In Colorado, King said it’s discouraging to see the La Junta church’s attendance figures fall as people move away and older members die. At the same time, he worries about the overall direction of Churches of Christ.
“We wonder what we are doing and if we are truly keeping the purity of the church and its doctrine,” he said, mentioning issues such as
instrumental music and women’s leadership roles.
Since 1977, Rick Eldred has consulted with a half-dozen Nebraska churches forced to close because of a lack of population, he said.

Eldred, involvement and outreach minister at the 540-member York Church of Christ, said most membership growth in that state has occurred in urban areas.

“Some of the larger urban congregations have more variety with worship styles, while smaller congregations, perhaps because of a lack of resouces or giftedness, are not able to offer such variety and flexibility,” Eldred said.
About 800 or so congregations nationally have 300 or more members. But the vast majority of the nation’s 13,000 Churches of Christ have 200 or fewer members.
“Most of the larger congregations have discovered the doctrine of salvation by grace through faith,” Yeakley said. “In a lot of the small churches, if you mention the word grace two Sundays in a row, you’re branded as a liberal.”

Dan Kessinger is minister of the Dewey Avenue Church of Christ in St. Marys, W.Va., where weekly attendance has dropped from 180 in 1980 to 140.

In Kessinger’s view, “the hermeneutics of urban churches tend to be more ‘liberal’ than in rural areas.” But he said no one should conclude that more progressive theology translates into reaching more souls. Rather, he said, “It also may be that urban churches are growing for the same reason that our small-town churches grew a generation ago: Christians moved.”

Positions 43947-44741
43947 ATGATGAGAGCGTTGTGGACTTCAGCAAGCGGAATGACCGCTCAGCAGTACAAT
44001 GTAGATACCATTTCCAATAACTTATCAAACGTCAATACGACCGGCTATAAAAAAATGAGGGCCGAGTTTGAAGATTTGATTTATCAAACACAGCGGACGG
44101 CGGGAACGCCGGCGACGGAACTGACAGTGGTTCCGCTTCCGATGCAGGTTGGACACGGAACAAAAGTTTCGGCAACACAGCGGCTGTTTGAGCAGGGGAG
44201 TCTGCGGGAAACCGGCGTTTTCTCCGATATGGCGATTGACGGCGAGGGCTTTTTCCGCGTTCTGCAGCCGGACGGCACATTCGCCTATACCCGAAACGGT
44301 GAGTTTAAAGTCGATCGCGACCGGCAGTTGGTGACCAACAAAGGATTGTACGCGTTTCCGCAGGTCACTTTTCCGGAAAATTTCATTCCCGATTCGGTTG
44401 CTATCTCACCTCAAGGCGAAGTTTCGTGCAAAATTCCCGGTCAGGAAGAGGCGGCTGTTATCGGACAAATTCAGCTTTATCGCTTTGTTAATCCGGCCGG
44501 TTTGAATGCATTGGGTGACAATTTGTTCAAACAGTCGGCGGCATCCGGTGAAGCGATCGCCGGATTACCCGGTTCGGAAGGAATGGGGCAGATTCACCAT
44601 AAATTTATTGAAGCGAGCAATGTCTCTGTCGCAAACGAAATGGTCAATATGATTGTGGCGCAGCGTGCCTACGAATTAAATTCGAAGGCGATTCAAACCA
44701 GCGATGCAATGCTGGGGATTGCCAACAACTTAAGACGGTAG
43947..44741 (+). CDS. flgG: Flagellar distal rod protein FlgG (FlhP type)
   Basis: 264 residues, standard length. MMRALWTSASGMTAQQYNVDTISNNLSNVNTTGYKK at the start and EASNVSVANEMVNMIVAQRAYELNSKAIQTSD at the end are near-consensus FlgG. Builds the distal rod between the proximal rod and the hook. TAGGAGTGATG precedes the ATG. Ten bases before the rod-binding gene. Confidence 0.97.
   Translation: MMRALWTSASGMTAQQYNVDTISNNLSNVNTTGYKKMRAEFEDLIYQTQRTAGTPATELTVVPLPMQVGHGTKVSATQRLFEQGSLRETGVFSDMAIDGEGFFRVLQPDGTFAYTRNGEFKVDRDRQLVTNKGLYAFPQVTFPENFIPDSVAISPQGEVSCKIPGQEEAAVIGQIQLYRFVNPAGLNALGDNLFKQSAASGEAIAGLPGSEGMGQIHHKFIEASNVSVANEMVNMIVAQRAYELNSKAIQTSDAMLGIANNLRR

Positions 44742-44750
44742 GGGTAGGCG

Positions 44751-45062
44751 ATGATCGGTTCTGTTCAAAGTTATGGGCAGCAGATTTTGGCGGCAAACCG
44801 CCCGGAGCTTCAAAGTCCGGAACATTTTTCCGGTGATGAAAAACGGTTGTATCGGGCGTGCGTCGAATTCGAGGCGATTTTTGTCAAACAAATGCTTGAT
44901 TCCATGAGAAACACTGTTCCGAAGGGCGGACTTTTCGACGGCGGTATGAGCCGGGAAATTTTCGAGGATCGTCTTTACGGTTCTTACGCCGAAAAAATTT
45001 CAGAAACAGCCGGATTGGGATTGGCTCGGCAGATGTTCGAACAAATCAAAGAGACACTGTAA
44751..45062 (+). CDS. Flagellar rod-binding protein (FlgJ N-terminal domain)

Even some who have not moved have started driving longer distances to attend congregations that they believe better suit their personal beliefs and preferences.

Chris Williams, 37, lives in the small West Tennessee town of Medina. But he, his wife, Michelle, and their sons, Christian, 9, and Clay, 7, drive 15 miles each way to worship at the 700-member Campbell Street Church of Christ in Jackson. That congregation has two youth ministers and draws members from 10 counties, minister Kenneth Grizzell said.

“We felt like we weren’t growing (spiritually) where we were before,” said Williams, who passes smaller congregations on his way to the Jackson church.
But some rural ministers stressed that their congregations are growing numerically, despite challenging circumstances.

In Mount Airy, N.C., the population is shrinking. Nevertheless, the North Main Church of Christ has added nearly 20 new members in the last nine months. That represents an increase of about 30 percent, evangelist Robert Giesbers said.

“I think the biggest thing to help in our growth has been the call for each Christian to really live the life and be fully committed to Christ,” Giesbers said.
In Happy, Texas, attendance has climbed to about 75, up from 50 when preacher Rick Bloodworth arrived 11 years ago. That’s despite many members and young people moving away, he said.
“We have done it,” he said, “by reading our Bibles every day, inviting our neighbors to worship and to Bible studies … and by supporting children’s homes and mission work and even our local Bible chair.”

Filed under: Are We Growing